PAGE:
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UPDATED: February 5, 2010 NO. 6 FEBRUARY 11, 2010
The 'New Normal' Economy
The Davos forum explores implications of regulations amid discussions of a new world economic order

This directly contrasts survey data recently released by the U.S. professional services firm PricewaterhouseCoopers on January 26, which indicated that 60 percent of bankers strongly fear increased government regulations.

International bankers should be reminded of the numerous missed opportunities to avert the current global crisis. After a serious financial crisis rippled from Asia to Russia and Brazil from 1997 to 1999, European regulators and their Japanese counterparts rightly called for more stringent supervision of capital flows, while China and other developing nations proposed the establishment of a "new international financial order."

Regrettably, these far-sighted proposals were cast aside by Washington. In fact, so pronounced was the sway of Wall Street lobbyists, that the U.S. Government actually exerted more efforts toward refusing to accommodate these requirements than simply ignoring them altogether.

Similar political struggles will continue, of course. But it is imperative that a new consensus on financial supervision should be reached between the government, the financial sector and the general public. Such an agreement will allow for a more sustainable growth for the global economy well into the future.

Banks and other financial institutions also have an obligation to understand that a tighter, more properly designed supervision system is in their own long-term interest.

Global coordination

Recently, international economic institutions have inflated their forecasts for the global economy this year. For example, in its 2010 economic forecast, the International Monetary Fund (IMF) raised its estimation of global economic growth this year to 3.9 percent from 3.1 percent.

Moreover, different forecasts have predicted that developing countries will likely become locomotives of the global economic recovery.

Not surprisingly, the UN has predicted that China and India will produce the fastest economic growth—at 8.8 percent and 6.5 percent, respectively. On the other hand, growth for most developed countries, according to UN statistics, will be generally modest and unstable.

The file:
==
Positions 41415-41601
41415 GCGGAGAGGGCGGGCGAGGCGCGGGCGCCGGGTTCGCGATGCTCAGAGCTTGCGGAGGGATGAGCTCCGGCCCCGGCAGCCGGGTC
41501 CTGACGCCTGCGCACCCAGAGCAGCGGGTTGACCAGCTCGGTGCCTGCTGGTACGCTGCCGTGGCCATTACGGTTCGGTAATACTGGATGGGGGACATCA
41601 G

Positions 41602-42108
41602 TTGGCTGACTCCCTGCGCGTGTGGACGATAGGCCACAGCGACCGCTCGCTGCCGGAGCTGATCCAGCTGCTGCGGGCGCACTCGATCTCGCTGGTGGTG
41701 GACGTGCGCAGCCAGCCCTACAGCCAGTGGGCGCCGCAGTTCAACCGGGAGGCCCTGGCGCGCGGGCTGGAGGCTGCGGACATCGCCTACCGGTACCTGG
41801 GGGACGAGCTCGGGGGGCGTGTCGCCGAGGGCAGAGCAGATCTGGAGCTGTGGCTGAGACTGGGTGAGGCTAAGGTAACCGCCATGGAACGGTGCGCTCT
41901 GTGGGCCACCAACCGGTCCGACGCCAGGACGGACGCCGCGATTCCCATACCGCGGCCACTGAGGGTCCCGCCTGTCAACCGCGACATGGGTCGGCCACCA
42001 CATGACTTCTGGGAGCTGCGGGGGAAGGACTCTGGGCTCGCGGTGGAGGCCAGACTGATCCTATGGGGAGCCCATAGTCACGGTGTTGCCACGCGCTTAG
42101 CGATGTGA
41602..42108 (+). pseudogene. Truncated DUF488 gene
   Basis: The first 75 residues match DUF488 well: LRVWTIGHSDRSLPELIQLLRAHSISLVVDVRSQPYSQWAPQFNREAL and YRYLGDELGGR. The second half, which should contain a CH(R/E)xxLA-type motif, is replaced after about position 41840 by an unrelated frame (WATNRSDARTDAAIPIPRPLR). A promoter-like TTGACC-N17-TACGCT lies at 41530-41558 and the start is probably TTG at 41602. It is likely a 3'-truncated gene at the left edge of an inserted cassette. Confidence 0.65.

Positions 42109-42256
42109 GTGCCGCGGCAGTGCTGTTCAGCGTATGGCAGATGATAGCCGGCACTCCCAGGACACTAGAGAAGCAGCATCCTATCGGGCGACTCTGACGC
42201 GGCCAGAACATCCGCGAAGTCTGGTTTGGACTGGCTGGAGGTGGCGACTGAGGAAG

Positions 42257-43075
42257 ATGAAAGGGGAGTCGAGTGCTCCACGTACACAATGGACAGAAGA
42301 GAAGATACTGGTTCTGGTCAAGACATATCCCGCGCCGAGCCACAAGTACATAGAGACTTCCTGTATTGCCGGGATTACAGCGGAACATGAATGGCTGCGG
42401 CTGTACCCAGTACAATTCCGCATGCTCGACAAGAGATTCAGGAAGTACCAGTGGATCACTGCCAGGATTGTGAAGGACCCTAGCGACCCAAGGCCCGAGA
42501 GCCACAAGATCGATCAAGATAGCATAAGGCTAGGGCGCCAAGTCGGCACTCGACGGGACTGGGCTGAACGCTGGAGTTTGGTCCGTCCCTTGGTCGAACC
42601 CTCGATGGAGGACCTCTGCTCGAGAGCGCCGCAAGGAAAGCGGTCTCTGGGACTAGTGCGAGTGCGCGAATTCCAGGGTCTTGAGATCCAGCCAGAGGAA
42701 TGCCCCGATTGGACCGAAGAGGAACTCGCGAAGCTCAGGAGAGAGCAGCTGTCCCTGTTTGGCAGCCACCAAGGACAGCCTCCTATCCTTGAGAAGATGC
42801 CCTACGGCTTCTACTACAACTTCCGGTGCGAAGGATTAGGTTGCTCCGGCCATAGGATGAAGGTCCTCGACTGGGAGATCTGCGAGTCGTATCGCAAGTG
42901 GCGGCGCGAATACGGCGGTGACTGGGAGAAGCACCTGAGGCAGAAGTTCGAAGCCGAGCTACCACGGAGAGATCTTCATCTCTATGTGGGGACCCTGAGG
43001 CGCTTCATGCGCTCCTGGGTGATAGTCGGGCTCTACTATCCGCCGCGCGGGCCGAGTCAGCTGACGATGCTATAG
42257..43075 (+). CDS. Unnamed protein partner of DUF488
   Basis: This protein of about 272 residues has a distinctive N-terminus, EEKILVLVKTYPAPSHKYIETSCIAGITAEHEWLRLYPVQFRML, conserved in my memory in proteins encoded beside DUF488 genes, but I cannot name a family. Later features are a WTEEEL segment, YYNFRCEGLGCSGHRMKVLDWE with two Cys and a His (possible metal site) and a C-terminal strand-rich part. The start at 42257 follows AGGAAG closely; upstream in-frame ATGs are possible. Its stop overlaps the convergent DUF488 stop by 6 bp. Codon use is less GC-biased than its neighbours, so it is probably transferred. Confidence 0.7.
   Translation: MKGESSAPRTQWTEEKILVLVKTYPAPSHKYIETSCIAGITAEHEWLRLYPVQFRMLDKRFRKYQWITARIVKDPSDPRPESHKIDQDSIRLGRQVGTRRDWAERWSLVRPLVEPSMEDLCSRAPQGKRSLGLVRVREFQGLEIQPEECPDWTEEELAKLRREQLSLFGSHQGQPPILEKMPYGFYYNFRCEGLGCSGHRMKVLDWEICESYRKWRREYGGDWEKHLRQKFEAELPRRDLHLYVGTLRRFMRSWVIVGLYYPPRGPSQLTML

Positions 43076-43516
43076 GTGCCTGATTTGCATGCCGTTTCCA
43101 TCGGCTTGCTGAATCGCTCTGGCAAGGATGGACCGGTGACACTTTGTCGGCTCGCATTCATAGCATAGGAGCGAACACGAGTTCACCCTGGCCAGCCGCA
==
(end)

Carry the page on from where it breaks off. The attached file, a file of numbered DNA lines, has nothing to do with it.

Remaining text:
This trend is underscored by data that predicts the U.S. economy will increase by a mere 2.1 percent, while the EU and Japan are expected to witness growth of only 0.6 percent and 0.9 percent, respectively.

On the eve of its opening session, the Davos forum released its global risk report for 2010. The report warns that all nations remain vigilant against the possibility of a second wave of financial crisis.

It is clear that were there a second global recession, the vast majority of optimism surrounding economic growth would cease. Given the seriousness—and possibility—of such a scenario, Davos forum participants called for greater international cooperation.

For instance, Jaime Caruana, General Manager of the Bank for International Settlements (BIS), called for more balanced macroeconomic policies and increased private sector involvement.

More importantly, he argued, coordination between the Financial Stability Board, the G20, the BIS and other international financial agencies must be strengthened.

Justin Lin, chief economist at the World Bank, noted that one of the biggest challenges the world community faces is how to conduct a transformation from a stimulus-based recovery to market-oriented growth, while reducing unemployment. IMF delegates also warned rescue plans should not be abandoned prematurely.

To enhance international coordination, we need platforms like the Davos forum with which to forge a consensus among nations. Moreover, we should try to make these international mechanisms more practical and effective.

Judging by the current situation, the G20 can clearly be a practical choice.

Today's challenge is to fortify the G20 mechanism, while reaching a compromise between its developing members and industrialized members. Also, cooperation mechanisms must be developed along with a universal financial regulatory framework.

Undoubtedly, leaders of industrial nations with formerly advantageous positions under the old world order—especially the United States—must now stand up to domestic pressure to oppose damaging policies like trade protectionism. At the same time, these nations must embrace a new economic order. Only in this way, will we be able to see the formation of a just and sustainable global economy.

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